Food Trucks, Now Not Just For Food Anymore
I ran across a new blog today called "GranolaShotgun". The blogger Johnny is an amateur architecture buff and writes about how we use the land and occupy our towns. Among his post I came across this one.
I love the term he uses, the "precariat".
"The precariat is a term coined to describe the segment of the population that lives without security or predictability. These days it often refers to the former American middle class that’s currently experiencing reduced circumstances. There’s always been a precariat, but it usually includes a minor subset of the population that no one really likes or cares about. Indentured Irish servants, black slaves, Jewish and Italian sweatshop workers, Mexican field hands, Puerto Rican cleaning ladies… It’s a long list. People are up in arms now because the “wrong people” have fallen in to the precariat that didn’t used to “belong” there. There’s been a sudden realization that sometimes the structure of the economy itself institutionalizes their personal decline. Shocking! I’m not a political animal so I’ll leave those discussions to others to hash out. Instead, I’m interested in how people adapt to the circumstances they find themselves in."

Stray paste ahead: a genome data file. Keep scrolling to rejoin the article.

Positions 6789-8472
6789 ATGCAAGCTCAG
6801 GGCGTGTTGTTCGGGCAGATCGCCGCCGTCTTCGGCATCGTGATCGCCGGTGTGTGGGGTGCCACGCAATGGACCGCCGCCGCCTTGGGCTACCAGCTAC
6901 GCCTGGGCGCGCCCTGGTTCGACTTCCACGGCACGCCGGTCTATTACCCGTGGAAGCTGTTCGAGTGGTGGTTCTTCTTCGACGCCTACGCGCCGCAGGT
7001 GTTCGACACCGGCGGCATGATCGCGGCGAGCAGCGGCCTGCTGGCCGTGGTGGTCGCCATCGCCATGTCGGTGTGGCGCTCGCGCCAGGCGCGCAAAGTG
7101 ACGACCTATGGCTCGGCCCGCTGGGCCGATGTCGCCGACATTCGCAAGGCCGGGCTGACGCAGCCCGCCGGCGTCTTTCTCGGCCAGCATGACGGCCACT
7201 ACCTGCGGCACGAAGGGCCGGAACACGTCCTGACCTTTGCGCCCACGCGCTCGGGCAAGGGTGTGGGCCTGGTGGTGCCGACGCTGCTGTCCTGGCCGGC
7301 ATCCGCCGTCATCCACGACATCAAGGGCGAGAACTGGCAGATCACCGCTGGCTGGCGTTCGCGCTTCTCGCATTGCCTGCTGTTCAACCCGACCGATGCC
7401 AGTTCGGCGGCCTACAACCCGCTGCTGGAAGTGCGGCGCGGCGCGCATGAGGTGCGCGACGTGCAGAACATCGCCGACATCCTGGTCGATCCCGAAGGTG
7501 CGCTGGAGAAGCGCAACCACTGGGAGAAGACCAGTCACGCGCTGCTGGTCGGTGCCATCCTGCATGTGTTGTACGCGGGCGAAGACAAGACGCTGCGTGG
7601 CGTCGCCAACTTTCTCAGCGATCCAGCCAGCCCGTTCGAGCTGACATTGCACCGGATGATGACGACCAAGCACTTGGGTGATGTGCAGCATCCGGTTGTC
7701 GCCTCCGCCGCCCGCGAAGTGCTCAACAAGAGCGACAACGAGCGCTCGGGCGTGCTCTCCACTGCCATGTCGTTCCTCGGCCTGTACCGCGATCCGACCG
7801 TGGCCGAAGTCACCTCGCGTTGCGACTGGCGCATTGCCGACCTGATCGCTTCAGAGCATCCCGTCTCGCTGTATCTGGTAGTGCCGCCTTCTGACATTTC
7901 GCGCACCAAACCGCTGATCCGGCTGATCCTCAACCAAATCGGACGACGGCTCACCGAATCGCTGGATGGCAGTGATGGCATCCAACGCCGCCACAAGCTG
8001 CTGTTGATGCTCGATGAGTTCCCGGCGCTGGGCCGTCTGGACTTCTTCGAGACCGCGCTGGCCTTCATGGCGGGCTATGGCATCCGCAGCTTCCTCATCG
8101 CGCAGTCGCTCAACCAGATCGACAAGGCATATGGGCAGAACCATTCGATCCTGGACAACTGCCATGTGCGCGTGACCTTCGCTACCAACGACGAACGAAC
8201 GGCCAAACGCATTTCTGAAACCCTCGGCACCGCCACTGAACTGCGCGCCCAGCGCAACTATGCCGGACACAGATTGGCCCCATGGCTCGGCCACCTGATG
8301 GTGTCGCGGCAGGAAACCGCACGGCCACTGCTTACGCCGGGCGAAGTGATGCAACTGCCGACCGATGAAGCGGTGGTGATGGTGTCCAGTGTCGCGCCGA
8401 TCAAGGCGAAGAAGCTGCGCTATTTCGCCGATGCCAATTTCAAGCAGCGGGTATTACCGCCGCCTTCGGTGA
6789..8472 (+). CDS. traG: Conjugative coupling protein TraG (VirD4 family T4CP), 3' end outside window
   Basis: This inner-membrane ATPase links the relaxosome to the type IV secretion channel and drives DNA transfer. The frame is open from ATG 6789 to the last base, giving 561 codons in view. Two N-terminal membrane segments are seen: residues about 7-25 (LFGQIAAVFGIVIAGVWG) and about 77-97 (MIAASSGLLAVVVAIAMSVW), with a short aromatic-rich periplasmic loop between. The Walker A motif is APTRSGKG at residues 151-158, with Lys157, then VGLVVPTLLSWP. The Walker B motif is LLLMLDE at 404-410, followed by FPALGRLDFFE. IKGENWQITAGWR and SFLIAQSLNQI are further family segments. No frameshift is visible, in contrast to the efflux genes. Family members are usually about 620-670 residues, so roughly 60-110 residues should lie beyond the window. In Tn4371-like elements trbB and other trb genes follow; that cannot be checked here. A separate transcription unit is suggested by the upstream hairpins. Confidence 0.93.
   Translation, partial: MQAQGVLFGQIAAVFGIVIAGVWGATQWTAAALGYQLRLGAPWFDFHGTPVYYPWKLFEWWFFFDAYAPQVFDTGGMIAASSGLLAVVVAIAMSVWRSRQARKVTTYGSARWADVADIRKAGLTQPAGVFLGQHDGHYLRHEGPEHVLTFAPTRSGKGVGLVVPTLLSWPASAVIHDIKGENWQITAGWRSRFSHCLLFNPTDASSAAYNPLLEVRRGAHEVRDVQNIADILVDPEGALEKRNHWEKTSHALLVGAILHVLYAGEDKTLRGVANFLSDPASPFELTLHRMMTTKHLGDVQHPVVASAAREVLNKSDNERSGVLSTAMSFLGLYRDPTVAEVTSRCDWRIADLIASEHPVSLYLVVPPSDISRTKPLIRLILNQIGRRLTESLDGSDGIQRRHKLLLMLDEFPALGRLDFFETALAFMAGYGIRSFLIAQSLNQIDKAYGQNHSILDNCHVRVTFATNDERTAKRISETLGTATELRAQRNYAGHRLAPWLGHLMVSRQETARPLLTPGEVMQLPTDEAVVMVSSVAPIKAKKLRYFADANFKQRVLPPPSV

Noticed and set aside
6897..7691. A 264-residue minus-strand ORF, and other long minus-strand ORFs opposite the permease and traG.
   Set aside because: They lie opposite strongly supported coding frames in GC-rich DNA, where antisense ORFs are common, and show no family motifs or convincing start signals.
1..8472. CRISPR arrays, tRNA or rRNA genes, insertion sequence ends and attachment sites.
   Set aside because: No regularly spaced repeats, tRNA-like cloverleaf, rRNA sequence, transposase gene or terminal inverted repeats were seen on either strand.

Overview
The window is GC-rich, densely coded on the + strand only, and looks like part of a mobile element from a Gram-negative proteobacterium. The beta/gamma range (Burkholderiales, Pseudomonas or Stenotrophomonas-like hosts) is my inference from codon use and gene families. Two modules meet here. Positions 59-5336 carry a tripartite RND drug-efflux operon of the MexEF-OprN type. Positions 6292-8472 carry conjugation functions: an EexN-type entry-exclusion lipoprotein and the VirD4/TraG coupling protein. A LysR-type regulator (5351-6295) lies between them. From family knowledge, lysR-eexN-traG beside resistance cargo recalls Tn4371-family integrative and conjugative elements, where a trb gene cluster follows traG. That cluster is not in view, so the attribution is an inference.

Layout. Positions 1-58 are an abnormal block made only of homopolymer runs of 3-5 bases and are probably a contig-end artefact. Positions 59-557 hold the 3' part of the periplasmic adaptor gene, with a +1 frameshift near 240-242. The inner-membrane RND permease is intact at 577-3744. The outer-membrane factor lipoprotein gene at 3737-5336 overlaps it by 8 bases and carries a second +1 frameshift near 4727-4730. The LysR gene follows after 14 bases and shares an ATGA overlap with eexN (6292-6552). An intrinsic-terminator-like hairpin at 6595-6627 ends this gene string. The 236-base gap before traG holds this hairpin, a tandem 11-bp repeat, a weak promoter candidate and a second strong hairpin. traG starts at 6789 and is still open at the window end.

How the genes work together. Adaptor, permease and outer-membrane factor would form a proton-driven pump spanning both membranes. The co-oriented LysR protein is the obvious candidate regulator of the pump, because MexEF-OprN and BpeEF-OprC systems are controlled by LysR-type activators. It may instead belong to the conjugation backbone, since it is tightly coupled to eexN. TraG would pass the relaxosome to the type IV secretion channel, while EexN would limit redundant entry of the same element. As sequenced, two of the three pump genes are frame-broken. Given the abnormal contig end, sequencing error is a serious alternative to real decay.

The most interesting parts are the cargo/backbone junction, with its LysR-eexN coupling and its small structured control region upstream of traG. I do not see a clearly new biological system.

The article goes on to discuss, with tons of photos the way people have adapted the "food" truck into other types of roaving businesses. Besides the wood worker's tools, the second hand clothing and even a mobile video game station, I could see alot more smaller businesses which could be adapted to being run out of a truck like this.
We've discussed here before about how a green wizard might come up with a hobby or craft that would provide money outside of the current employment situation. This could be one such way.